The Ministry of Tourism and UNDP have signed a US$3.3 million project to help the Maldives tourism sector adapt to climate change.
UN Resident Representative Andrew Cox said that as tourism represented 30 percent of the economy and 60 percent of the country’s foreign exchange receipts, “the future of the Maldives is wrapped up in the tourism sector.”
“Right now there is a great deal of variety in how resorts handle the environment and climate change issues,” Cox said. “Some have this as their focus, the basis of their product, while others, it’s fair to say, do not.”
The project, he explained, would seek to help the Ministry of Tourism develop its own regulation, in partnership with the industry.
As well as developing building and planning codes for new resorts, the project included scope for developing environmentally-sound physical infrastructure, energy efficient buildings and practices, climate resilient fresh water management, flood-proofing, waste water management, protection of coastal ridges, reefs and vegetative belts, and diversification of energy sources.
“We are also looking at assessing market-based risk financing,” Cox said. “The Maldives is very vulnerable to natural hazards and disasters, but there are insurance products that can reduce that risk.”
The project will establish “at least 10” community-based adaption projects between tourism-associated communities and operators.
“We often hear of tensions between resorts and communities,” Cox noted, during the signing ceremony today. “This [project] will focus on common responsibility, the management of common resources. What is good for a resort can be good for the island next to it. Rather than have a charity relationship between resorts and local islands, we want to try to build stronger partnerships.”
Asked why the tourism sector required UN involvement if the funding of such adaptation was in the long-term financial interest of the industry, Cox noted that “what we have seen in other countries is that something that seems obvious doesn’t always happen. But this is not something that will be done without the partnership of the industry, and it will depend on investment from the private sector.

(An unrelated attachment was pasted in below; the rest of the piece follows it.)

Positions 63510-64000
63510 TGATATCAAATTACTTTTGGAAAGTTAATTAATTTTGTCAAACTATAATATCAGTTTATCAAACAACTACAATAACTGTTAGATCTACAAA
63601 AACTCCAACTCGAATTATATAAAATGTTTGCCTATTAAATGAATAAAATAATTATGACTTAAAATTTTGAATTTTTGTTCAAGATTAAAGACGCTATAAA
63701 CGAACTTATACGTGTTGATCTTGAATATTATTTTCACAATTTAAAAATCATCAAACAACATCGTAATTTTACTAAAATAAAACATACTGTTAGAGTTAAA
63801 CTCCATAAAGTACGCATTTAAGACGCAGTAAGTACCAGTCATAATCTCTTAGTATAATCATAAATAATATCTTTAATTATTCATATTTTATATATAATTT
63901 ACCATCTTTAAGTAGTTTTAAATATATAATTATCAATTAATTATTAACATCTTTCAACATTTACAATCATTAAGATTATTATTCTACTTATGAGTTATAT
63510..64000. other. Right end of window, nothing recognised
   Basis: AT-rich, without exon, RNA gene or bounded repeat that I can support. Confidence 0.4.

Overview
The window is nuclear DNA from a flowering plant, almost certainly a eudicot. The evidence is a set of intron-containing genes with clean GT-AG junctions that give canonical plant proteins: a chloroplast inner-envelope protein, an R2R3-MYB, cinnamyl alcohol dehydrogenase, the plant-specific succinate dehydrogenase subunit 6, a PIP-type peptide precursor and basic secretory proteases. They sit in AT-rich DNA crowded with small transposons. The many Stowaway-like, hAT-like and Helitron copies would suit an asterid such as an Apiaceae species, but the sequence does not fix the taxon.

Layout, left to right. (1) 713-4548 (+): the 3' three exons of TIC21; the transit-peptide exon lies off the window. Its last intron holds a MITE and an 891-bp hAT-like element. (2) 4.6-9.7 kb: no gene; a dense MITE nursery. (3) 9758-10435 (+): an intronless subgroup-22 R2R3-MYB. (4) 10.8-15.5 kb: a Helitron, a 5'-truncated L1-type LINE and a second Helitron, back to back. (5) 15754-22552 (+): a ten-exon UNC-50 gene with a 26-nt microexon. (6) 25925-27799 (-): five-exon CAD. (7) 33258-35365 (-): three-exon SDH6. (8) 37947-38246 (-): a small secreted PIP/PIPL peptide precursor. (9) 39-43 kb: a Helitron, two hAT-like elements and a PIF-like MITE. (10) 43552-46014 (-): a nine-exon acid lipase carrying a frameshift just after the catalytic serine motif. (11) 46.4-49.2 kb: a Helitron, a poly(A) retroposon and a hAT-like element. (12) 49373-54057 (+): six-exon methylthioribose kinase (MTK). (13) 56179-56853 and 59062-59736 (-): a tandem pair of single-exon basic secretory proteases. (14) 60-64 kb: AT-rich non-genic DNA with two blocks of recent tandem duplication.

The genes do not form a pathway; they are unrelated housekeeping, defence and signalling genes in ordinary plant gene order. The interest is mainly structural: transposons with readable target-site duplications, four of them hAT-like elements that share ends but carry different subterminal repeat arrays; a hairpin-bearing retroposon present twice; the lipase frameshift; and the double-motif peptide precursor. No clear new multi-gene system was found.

“One particular area is decarbonisation – hundreds of millions of dollars will have to be spent on energy, and the cost equation of carbon based fuels is going to become more and more negative so resorts will have to go in the direction [of renewables] anyway.”
He noted a huge demand for such a group response to the challenges, with resort managers expressing frustration at problems relating to issues such as waste management and recycling, and the lack of appropriate infrastructure and regulation at the state level: “Is it really worth continuing to shipping waste to Thilafushi without any recycling or economic benefit?” he asked.
Environmental achievements already reached, such as the recent designation of Baa Atoll as a UNESCO biosphere, “are not just for propaganda value. It will have a marketable effect on the ability to sell tourism in Baa Atoll.”
Tourism Minister Dr Mariyam Zulfa noted that the Maldives already had many resorts that had taken the lead in incorporating environmentally-sustainable measures into their design, operation and management.
“We have resorts in the Maldives that are held up as among the best examples in the world,” Zulfa noted.
“The Maldives has risen to the top among the world’s most exclusive destinations due in no small part to the competitive position derived from its unique natural island environment and surrounding underwater beauty. Climate change threatens to destroy this beautiful environment and along with it, the livelihoods of many Maldivians.
“This project aims to address ways in which the Maldives and especially its tourism industry can minimize its vulnerability to climate change,” she said.
“This project will contribute to the government’s goal of achieving carbon neutrality by 2020, and will support the integration of adjustment measures which need to be implemented in response to climatic changes into development policies, plans, programs, projects and actions.”
Following consultations throughout the rest of this year, the first wave of projects is expected to begin in early 2012.